Trudy Andrew | Canadian Author

Tails From the Farm

Where the Wild Things Roam

It finally happened. What I’ve waited decades to see finally showed itself, or rather, themselves. But here I am, getting ahead of myself … again. I should start at the beginning, sort of.
Way back, when hubby and I first bought our farm, it was a ramshackle sort of place, rather dilapidated and in need of a good deal of work. Work is something we weren’t afraid of doing. Mess was cleaned up, essential repairs were made to the house and outbuildings, and a good deal of fence was put up. Over the years, all sorts of changes were made to buildings, fences and the yard as well. Against my vehement complaints and protests, hubby put in a driveway that cut across our beautiful, side lawn. As upset as I was by the brutal cut across lovely, green grass back then, I’ve grown used to it. It’s actually become part of the scenery, and I have to admit, really, really handy. It wanders away from the main driveway in a lovely arc even with the house. The things, the critters I’ve seen walking in our driveway then up that road over the years, has been amazing. There have been countless horses that came to visit over the years. The sound of clip-clopping hooves, merrily trotting in then by the house, woke me from sleep on many beautiful nights. On with the pants and top, to run out and catch said horse of horses, before they stirred up the stallions, and out into the dark I would go. I don’t know why horses always seem to choose night to do their visiting, but that’s when it generally happened.
There were several that visited. Old Lacy the quarter horse, made regular visits, as did Lancelot and Bambino, which was amazing, as Bambino as blind as could be. We’ve had deer of all ages and genders stop by, and there was the year of the cougar as well. One cold, winter’s night, our dog threw a particularly intense fit of barking to get our attention. On the edge of the driveway not far from the house were three Malamute Huskies, at least that’s what I initially thought. Throwing on my housecoat and slipping bare feet into winter boots, I went out to make sure they weren’t going to tear apart Mayhem, our dog. It took a few seconds for me to realize that I was looking at Timber wolves, not dogs. They weren’t easy to convince that it was better to move on than hang around either. Seriously, what about a lunatic jumping up and down in a red housecoat, while waving her arms, wouldn’t scare off the fiercest wolf? They even ignored the snowballs I threw at them. Apparently, I wasn’t a very formidable foe.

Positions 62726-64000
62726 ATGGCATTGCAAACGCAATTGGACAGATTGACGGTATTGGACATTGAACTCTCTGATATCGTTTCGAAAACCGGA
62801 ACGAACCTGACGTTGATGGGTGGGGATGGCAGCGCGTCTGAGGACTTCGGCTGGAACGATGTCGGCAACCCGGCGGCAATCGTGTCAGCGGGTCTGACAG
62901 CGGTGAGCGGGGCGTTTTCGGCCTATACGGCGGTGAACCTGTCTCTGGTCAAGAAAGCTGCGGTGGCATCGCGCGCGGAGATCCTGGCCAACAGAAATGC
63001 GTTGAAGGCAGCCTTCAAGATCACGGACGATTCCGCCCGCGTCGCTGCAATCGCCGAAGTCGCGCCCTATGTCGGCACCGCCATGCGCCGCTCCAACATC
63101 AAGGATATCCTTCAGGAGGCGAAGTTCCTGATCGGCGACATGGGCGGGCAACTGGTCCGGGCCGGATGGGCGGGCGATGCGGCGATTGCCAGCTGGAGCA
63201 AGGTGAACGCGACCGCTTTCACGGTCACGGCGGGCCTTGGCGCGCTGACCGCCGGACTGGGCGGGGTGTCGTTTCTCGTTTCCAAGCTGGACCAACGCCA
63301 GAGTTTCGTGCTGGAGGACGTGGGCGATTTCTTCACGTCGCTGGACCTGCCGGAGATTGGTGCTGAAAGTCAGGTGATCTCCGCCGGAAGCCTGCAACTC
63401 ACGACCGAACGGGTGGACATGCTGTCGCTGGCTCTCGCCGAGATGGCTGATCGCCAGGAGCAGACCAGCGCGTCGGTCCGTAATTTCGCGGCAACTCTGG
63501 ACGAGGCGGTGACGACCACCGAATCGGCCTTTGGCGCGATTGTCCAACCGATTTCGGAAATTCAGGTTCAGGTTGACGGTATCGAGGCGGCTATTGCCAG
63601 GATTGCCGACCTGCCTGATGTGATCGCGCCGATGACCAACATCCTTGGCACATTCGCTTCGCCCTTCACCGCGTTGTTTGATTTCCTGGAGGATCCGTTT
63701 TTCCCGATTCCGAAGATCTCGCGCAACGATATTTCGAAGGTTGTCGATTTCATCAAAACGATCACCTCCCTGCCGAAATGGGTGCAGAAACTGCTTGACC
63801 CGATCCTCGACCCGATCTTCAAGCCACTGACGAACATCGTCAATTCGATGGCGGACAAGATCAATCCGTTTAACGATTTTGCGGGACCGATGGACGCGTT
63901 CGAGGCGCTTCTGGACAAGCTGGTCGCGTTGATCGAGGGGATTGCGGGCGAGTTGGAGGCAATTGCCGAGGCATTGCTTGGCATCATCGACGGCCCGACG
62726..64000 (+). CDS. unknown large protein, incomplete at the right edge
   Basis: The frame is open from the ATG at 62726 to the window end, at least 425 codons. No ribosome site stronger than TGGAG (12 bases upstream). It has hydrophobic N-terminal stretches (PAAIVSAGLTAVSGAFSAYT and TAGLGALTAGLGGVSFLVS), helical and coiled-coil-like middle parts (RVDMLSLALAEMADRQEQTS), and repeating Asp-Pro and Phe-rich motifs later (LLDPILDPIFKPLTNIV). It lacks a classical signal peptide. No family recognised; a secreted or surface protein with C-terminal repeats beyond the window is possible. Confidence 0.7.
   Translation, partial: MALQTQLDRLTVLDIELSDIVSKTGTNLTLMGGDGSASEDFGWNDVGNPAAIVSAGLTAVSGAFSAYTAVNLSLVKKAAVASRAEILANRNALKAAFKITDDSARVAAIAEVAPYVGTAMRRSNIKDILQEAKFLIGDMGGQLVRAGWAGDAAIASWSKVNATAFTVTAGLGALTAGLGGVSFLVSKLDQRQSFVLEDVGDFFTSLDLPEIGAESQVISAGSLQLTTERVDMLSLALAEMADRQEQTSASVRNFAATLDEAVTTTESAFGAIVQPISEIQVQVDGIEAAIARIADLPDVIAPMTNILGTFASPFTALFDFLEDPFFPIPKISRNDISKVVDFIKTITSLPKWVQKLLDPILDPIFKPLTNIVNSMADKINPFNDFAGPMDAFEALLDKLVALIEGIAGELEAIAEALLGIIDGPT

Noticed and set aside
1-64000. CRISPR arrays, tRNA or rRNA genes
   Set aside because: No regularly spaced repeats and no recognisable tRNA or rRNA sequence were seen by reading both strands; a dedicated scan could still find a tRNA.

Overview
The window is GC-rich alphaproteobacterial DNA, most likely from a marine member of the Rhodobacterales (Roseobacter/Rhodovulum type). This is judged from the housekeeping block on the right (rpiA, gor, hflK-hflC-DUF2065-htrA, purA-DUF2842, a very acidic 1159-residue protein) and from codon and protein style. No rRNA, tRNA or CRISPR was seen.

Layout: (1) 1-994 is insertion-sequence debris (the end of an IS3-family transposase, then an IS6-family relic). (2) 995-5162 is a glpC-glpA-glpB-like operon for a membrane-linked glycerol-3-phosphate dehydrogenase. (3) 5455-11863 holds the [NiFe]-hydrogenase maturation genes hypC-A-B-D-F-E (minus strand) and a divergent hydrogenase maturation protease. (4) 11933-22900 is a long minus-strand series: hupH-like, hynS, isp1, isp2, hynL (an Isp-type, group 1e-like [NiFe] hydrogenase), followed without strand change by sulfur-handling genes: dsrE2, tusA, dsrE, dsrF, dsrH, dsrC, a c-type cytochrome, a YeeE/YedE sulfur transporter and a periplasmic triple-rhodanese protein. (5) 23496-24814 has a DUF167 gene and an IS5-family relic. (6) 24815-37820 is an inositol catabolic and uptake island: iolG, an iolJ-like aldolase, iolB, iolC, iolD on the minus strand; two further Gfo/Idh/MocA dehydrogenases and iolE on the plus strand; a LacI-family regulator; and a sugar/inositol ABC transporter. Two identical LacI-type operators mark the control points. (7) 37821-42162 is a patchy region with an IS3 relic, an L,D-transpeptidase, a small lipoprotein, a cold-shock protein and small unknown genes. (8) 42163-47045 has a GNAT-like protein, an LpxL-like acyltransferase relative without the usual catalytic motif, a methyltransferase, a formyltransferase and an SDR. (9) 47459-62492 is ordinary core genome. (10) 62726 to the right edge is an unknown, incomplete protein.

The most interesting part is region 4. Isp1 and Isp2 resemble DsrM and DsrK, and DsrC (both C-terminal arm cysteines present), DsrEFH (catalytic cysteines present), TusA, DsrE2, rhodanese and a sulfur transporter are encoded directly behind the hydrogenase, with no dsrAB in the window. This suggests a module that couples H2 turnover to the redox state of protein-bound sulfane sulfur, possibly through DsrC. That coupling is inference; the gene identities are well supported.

Of course, there are the many stray and dumped off cats, the occasional dog and adorable, little foxes, but coyotes have eluded me. Sure, I’ve seen them out in the field in the daylight, yet never at night. I’ve never seen that pack of coyotes that sound so eerily wild at night. The sounds of howls thrilling us at night, has never materialized into animals trotting up our driveway, at least not when I’ve glanced out the window. Finally, after all these years, and at a most fitting time, as this is the time of year that we moved in so many decades ago, I got to see them. I was watching a cheesy Christmas movie, my third in a row, sheesh, and it was the wee hours of the morning. Bagheera the cat suddenly jumped onto the back of my chair to look out the window, tail whipping back and forth with intensity, so I looked, too. There they were two, beautiful, furry coyotes. Wary, as cautious as all get out, they were contemplating coming near the house. As that extremely concerned cat and I watched, one ventured forwards, while the other stayed put and remained tentative. Finally, I got to see the animals that made those tracks in the snow, and they were amazing.
After a while, the coyote that had hung back, decided to venture forth as well. Instead of following in the tracks of its mate, it left the driveway and walked right in front of the house. What a truly amazing animal to get to see. After all the years I waited, it was worth it. Now I want to see them again, maybe tonight, if I’m lucky.

  1. Coyotes are gorgeous, creatures. This one is much statelier than the ones I’ve got in my area (urban coyotes). Did you get to see them again?

Leave a Reply

About Trudy Andrew

Trudy Andrew lives on a small farm just east of Winnipeg, Manitoba, where she enjoys her Morgan horses. A dreamer since she was a child, its no surprise to those who know her well that her imagination would find an outlet in writing, as it has in the past through artwork.
All rights reserved. No part of this website or book may be reproduced or transmitted in any form or by any means – graphic, electronic or mechanical – without the prior written permission of the author.


 Oakbank, MB